Nov. 1, 2018

October was an extremely volatile month with 500-point daily swings being the norm rather than the exception. Stocks climbed the last day of the month, boosted by the latest earnings reports and the largest nominal wage increase in a decade as reported by the Labor Department’s Employment Cost Index. The market also digested the ADP payrolls report, which showed the US economy added 227,000 jobs versus the estimate for 189,000.

Much of the year’s stock market gains have been pared back in October but are still holding on to positive territory. The Dow, S&P 500 and NASDAQ closed the month at levels keeping them in the black for 2018 although during the month they all reached a level that would constitute correction territory, defined as a 10% drop from recent highs.

The markets are dealing with conflicting economic indicators, a market that has been at extremely high levels, and a tightening Federal Reserve. Typically, that is a recipe for volatile stock prices.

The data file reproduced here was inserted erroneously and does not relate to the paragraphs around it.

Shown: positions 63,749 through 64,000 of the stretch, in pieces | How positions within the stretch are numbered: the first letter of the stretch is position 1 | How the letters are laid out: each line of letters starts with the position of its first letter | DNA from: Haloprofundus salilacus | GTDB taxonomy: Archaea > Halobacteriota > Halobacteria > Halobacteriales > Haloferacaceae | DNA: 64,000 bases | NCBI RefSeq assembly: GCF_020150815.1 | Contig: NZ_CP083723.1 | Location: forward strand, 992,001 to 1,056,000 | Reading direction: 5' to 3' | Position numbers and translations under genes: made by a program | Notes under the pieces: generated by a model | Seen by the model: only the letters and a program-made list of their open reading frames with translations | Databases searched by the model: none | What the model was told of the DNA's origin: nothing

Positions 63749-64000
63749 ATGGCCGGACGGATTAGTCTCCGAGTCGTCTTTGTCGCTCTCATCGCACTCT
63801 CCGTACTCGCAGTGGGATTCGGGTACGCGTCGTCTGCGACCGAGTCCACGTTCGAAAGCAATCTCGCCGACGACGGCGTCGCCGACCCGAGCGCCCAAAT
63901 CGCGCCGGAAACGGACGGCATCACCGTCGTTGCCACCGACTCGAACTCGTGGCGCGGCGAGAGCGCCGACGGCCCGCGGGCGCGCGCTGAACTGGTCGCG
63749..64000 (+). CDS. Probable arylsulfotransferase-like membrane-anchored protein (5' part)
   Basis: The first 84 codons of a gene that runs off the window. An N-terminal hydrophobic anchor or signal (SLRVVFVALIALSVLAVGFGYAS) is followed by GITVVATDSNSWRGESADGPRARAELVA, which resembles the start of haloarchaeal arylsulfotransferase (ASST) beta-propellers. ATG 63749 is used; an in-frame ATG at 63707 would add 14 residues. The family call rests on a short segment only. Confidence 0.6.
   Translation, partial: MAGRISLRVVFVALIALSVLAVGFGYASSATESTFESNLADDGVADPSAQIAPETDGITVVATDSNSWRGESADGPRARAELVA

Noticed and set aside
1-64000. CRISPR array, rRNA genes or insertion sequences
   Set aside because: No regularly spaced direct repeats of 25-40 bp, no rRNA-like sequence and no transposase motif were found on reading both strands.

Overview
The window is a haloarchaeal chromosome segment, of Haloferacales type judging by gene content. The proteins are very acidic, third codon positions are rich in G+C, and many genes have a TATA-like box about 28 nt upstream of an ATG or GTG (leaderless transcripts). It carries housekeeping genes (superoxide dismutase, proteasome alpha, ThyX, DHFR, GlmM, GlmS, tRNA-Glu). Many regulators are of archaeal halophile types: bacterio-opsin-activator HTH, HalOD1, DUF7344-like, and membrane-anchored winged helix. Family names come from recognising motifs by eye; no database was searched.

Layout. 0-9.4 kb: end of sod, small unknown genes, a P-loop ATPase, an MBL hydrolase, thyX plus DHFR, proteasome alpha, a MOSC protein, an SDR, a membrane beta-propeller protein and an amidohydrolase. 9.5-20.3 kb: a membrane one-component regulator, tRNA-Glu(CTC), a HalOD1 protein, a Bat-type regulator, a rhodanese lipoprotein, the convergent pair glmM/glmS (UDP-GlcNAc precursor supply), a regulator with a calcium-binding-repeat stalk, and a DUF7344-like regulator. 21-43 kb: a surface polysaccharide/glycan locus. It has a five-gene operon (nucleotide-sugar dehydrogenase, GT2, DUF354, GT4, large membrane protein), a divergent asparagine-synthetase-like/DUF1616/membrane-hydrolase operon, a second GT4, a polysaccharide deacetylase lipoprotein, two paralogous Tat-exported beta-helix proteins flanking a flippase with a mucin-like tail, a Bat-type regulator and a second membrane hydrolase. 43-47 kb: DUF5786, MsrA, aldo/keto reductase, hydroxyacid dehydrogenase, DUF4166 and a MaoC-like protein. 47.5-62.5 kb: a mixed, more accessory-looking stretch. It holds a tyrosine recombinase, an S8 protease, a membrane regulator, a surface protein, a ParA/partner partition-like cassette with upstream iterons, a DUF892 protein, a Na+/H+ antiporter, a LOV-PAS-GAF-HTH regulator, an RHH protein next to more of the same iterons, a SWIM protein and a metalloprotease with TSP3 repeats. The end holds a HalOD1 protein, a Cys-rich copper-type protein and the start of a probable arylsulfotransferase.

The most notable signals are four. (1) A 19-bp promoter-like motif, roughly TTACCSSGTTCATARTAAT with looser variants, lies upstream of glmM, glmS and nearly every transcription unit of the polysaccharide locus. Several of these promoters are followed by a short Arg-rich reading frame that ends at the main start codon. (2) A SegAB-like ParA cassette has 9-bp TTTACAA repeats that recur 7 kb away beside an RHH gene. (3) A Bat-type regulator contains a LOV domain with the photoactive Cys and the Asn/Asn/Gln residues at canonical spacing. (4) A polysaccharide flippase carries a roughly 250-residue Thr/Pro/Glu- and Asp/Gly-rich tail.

Generally, the markets may need to see a capitulation on the part of traders and short-term investors, to truly achieve a bottom, before the stock market can constructively head higher. Capitulation is when investors give up any previous gains in any security or market by selling their positions during periods of declines. A market correction or bear market often leads investors to capitulate or panic sell. The term is a derived from a military term which refers to surrender.

The bright side is that many market participants say that the market is overly worried about the economy falling into recession and that has led to so-called oversold conditions in equity benchmarks.

Year to date the Dow, S&P 500 and NASDAQ are all in positive territory at 1.60, 1.43 and 5.83 percent, respectively, while the 10-year Treasury is yielding 3.12 percent.